“Look, I know that you all are tired and very hungry,” she said to the lazy animals, “So am I. But delicious food is so close! Who will help me thresh this wheat I have grown?”

You know the answer….So she did it herself.

“Who will help me grind the wheat into flour?”

Not a single volunteer. So she did it herself.

“Who will help me knead the dough?”

Nada. So…she did it herself. She even put a couple of her own eggs in there, too.

“Anyone wanna help me build a sun oven whilst this dough rises?”

Laughter broke out in the barnyard. This chick must be nuts….So. She. Did it. All. By. Her. Self. It took three damned days to finish, but that bitch got it done.

“I’m guessing you assholes don’t want to help me bake this bread, either, huh?”

Snoring. That was the response she got. Two dozen rat bastard lazy asses lying around her, snoring, seemingly awaiting death. So….SHE DID IT HER OWN DAMNED SELF.

Soon, the whole farm was filled with the smell of rich, yeasty fresh bread baking. Henrietta went to Babs the Cow, “Would you please give me some cream to make some butter,” she asked.

“I’m busy chewing my cud,” Babs answered.

So, Little Red Henrietta went back to her mud stove, built from the remains of an abandoned paper wasp’s nest and the damp edges of Parson Pig’s wallow, and lit by a fire created from the straws and chaff she had saved from threshing, and she sat on her haunches and waited for her bread to finish baking.

Her neighbours started to perk up as the luscious scent grew and hung thick in the air. As Henrietta cut into that fresh, steamy loaf of dense brown bread with her bottle shard, all the animals in the barnyard began to drool, and Farmer Ted and Farmer Jane stood over at the paddock fence, bewildered expressions on their scrawny raw vegan faces at the weird sight they both beheld (starvation, for your information, causes hallucinations in humans). Henrietta, eyes closed, took a slow purposeful bite of her wonderful, delicious creation and a smile spread in her heart as the warmth filled her. When she opened her eyes, the whole barnyard was staring down at her, puddles of drool dripped into the dusty earth at their feet. She stopped mid-chew, swallowed hard, and stared back at them.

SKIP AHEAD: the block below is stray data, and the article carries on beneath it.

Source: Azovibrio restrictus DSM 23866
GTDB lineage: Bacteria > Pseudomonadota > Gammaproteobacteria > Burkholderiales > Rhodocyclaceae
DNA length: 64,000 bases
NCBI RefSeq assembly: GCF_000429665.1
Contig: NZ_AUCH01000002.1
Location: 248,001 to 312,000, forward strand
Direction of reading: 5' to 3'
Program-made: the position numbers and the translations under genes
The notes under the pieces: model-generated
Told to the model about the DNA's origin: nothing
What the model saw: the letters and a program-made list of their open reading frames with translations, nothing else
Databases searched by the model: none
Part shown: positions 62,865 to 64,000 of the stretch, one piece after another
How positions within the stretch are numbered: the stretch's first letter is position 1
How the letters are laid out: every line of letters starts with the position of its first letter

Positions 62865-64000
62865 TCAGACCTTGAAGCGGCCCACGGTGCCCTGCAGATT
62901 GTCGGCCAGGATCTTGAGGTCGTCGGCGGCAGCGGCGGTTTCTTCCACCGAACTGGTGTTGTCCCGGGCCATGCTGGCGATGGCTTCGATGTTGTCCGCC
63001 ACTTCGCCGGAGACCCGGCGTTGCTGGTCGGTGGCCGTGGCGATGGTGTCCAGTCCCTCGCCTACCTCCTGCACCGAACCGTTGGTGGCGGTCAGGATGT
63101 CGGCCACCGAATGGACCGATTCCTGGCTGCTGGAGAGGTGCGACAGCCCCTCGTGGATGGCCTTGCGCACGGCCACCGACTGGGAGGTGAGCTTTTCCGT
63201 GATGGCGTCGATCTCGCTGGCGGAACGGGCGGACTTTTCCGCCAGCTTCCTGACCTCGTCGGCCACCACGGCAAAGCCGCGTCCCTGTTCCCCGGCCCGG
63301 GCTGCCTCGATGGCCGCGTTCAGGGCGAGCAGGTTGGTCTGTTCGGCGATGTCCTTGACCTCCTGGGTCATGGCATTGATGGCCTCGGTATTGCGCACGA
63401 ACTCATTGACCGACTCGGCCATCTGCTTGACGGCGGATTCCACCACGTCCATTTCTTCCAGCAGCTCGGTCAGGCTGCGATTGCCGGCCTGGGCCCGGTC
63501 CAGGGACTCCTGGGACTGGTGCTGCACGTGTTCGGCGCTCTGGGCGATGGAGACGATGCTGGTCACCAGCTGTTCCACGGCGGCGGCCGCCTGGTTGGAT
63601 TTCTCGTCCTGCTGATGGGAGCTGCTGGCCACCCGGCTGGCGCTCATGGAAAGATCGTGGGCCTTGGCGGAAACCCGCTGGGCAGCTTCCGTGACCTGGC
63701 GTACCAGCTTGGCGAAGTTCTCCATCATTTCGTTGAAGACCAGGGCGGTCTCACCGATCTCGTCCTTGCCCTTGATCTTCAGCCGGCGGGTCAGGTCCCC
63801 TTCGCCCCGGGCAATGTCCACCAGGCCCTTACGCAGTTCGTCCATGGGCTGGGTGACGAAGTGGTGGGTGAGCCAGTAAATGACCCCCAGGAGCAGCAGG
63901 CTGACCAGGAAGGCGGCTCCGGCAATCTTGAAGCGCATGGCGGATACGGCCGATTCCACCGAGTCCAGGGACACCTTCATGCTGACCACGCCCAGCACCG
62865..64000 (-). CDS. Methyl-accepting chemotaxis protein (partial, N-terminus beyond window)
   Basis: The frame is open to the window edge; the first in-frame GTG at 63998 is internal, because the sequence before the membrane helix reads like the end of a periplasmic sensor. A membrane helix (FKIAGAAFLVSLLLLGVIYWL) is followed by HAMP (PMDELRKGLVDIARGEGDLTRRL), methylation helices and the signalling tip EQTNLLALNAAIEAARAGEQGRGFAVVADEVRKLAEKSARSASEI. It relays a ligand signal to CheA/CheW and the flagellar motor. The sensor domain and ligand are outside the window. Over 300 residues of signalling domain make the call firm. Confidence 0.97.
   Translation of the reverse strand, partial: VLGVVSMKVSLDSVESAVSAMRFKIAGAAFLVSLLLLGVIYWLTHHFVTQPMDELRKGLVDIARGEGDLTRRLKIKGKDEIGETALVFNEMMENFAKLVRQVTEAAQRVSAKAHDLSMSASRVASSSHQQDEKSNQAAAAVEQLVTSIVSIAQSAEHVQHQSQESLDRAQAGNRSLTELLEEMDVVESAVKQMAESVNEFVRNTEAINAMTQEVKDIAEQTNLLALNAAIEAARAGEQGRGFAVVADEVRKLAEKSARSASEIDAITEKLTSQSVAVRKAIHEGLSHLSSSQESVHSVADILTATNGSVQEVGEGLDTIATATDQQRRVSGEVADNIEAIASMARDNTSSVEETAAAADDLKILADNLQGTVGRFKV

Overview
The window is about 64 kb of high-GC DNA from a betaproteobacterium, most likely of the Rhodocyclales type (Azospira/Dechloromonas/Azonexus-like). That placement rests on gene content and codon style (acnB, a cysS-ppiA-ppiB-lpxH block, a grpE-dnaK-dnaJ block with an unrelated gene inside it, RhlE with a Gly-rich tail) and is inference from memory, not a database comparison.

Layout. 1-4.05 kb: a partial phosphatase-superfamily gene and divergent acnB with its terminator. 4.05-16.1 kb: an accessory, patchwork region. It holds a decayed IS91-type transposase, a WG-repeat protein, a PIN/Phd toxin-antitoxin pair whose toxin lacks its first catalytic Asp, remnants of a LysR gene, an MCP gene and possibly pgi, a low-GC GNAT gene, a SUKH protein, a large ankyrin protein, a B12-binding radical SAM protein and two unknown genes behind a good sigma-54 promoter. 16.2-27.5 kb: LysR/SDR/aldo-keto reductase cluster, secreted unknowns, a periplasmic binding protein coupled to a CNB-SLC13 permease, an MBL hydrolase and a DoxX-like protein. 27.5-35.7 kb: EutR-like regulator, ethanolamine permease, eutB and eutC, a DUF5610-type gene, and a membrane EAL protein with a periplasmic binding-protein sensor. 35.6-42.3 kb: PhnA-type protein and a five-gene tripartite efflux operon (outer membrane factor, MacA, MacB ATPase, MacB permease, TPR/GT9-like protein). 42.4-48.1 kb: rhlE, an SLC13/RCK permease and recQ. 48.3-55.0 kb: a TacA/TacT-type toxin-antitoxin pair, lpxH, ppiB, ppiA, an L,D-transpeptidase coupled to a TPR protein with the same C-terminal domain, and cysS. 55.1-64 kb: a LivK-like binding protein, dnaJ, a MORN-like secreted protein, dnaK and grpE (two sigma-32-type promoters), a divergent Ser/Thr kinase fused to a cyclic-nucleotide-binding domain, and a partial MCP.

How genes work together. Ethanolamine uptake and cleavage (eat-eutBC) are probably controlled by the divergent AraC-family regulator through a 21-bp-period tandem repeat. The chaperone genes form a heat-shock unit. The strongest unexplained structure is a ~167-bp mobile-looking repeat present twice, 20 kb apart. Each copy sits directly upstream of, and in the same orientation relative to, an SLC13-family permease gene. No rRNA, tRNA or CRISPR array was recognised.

…Now, here’s where me and Aesop diverge in the woods of Elfland….

In Aesop’s version, Henrietta tells the whole damned barnyard to go fuck themselves, and carries that warm crusty loaf off under one wing to enjoy the fruits of her labour by herself. My little mind has never gotten the point of that. So, here’s what really happened:

Henrietta swallowed, and looked up at the sea of pitiful hungry faces before her.

“Who will help me eat this bread?” she offered sweetly, and nudged the loaf across the board with her free wing.

Slice after slice came off that loaf until every belly was full and every heart was happy. And without saying another word aloud, Henrietta thought, “I can do anything I want. All. By. Myself.”

…The reason I love this story and always have is because Henrietta taught me, and still reminds me to this day, that I can do anything I want to do if I’m willing to put in the time and the effort to get it done. Having help is amazing. Having company is priceless. Support is always preferable to winging it alone. But it’s not necessary. And, in the end, good things are borne out of faithfulness to ourselves, even when we think that no one else believes in us.

So, here lies a new day of possibilities….Anything is possible!

This story is dedicated to my bratty brother, Eric. It’s his birthday today. I love that douchebag. đź’–